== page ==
A paper detailing the findings was published today in ...
The Mfd protein repairs bacterial DNA, but can also, to scientists' surprise, promote mutation.
Bacterial mutations can lead to antibiotic resistance.
Understanding this second "role" of the Mfd protein opens up opportunities for combating antibiotic resistance, and also the resistance of tumours to anti-cancer drugs and therapies.
Using a specialized protein, all bacteria are capable of rapidly and effectively repairing damage to their DNA from UV. However, this mutation frequency decline (Mfd) protein plays another role and causes mutations. A team involving ...
In cancer, personalised medicine takes advantage of the unique genetic changes in an individual tumour to find its vulnerabilities and fight it. Many tumours have a higher number of mutations due to a antiviral defence mechanism, the APOBEC system, which can accidentally damage DNA and cause mutations.
Researchers at IRB Barcelona led by Dr. Travis Stracker and Dr. Fran Supek have found the HMCES enzyme to be the Achilles heel of some lung tumours, specifically those with a higher number of mutations caused by the APOBEC system.
"We have discovered that blocking HMCES is very damaging to cells with an activated ...
Hispanic immigrants of working age -- 20 to 54 years old -- are over 11 times more likely to die of COVID-19 than U.S.-born men and women who are not Hispanic, according to a USC study of California death certificate data from 2020.
The study, published Monday in the END ...
QUT researchers have used carbon dots, created from human hair waste sourced from a Brisbane barbershop, to create a kind of "armour" to improve the performance of cutting-edge solar technology.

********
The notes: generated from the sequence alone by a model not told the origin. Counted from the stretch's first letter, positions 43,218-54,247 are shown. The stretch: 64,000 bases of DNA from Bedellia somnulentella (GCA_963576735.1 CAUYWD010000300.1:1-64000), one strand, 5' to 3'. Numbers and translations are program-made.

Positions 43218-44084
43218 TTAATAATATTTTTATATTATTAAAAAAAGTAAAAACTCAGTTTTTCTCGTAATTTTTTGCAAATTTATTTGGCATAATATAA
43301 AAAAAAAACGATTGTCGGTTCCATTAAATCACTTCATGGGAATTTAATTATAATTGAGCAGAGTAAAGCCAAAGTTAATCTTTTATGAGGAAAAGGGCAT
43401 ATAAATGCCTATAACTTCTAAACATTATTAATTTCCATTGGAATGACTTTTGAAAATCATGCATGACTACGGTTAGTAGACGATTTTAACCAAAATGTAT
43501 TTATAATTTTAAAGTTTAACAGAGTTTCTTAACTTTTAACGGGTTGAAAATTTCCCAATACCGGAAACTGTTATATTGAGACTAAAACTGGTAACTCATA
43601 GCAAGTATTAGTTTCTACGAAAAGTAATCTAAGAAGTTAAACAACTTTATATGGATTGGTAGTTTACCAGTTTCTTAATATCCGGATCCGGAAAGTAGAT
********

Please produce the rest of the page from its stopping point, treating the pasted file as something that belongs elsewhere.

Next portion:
In a study published in the Journal of Materials Chemistry A, the researchers led by Professor Hongxia Wang in collaboration with Associate Professor Prashant Sonar of QUT's Centre for Materials Science showed the carbon nanodots could be used to improve the performance of perovskites solar cells.
Perovskites solar cells, a relatively new photovoltaic technology, are seen as the best PV candidate to deliver low-cost, highly efficient solar electricity in coming years. ...
EUGENE, Ore. -- April 8, 2021 -- Researchers exploring the developing central nervous system of fruit flies have identified nonelectrical cells that transition the brain from highly plastic into a less moldable, mature state.
The cells, known as astrocytes for their star-like shapes, and associated genes eventually could become therapeutic targets, said University of Oregon postdoctoral researcher Sarah Ackerman, who led the research.
"All of the cell types and signaling pathways I looked at are present in humans," Ackerman said. "Two of the genes that I ...
More than a third of the Antarctic's ice shelf area could be at risk of collapsing into the sea if global temperatures reach 4°C above pre-industrial levels, new research has shown.
The University of Reading led the most detailed ever study forecasting how vulnerable the vast floating platforms of ice surrounding Antarctica will become to dramatic collapse events caused by melting and runoff, as climate change forces temperatures to rise.
It found that 34% of the area of all Antarctic ice shelves - around half a million square kilometres - including 67% of ice shelf area on the Antarctic Peninsula, would be at risk of destabilisation under 4°C of warming. Limiting temperature ...
INDIANAPOLIS--Worldwide, 1 in 4 people will suffer from a depressive episode in their lifetime.
While current diagnosis and treatment approaches are largely trial and error, a breakthrough study by Indiana University School of Medicine researchers sheds new light on the biological basis of mood disorders, and offers a promising blood test aimed at a precision medicine approach to treatment.
Led by Alexander B. Niculescu, MD, PhD, Professor of Psychiatry at IU School of Medicine, the study was published today in the high impact journal Molecular Psychiatry . The work builds on previous research conducted by Niculescu and his colleagues into blood biomarkers that track suicidality as well as pain, post-traumatic stress ...